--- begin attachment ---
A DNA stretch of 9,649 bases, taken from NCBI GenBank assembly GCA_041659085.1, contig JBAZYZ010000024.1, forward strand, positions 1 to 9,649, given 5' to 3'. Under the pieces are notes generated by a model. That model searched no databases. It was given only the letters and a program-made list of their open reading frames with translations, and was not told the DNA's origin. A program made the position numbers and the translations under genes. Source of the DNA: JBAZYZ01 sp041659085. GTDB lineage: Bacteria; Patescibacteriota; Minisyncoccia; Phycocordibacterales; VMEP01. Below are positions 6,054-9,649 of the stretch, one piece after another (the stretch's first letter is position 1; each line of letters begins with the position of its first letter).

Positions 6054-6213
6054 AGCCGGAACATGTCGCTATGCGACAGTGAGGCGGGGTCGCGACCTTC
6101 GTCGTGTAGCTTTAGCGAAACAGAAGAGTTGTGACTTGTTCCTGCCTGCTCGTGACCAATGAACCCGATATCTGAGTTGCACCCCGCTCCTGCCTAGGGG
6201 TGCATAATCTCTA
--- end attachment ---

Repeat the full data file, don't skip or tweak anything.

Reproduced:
A DNA stretch of 9,649 bases, taken from NCBI GenBank assembly GCA_041659085.1, contig JBAZYZ010000024.1, forward strand, positions 1 to 9,649, given 5' to 3'. Under the pieces are notes generated by a model. That model searched no databases. It was given only the letters and a program-made list of their open reading frames with translations, and was not told the DNA's origin. A program made the position numbers and the translations under genes. Source of the DNA: JBAZYZ01 sp041659085. GTDB lineage: Bacteria; Patescibacteriota; Minisyncoccia; Phycocordibacterales; VMEP01. Below are positions 6,054-9,649 of the stretch, one piece after another (the stretch's first letter is position 1; each line of letters begins with the position of its first letter).

Positions 6054-6213
6054 AGCCGGAACATGTCGCTATGCGACAGTGAGGCGGGGTCGCGACCTTC
6101 GTCGTGTAGCTTTAGCGAAACAGAAGAGTTGTGACTTGTTCCTGCCTGCTCGTGACCAATGAACCCGATATCTGAGTTGCACCCCGCTCCTGCCTAGGGG
6201 TGCATAATCTCTA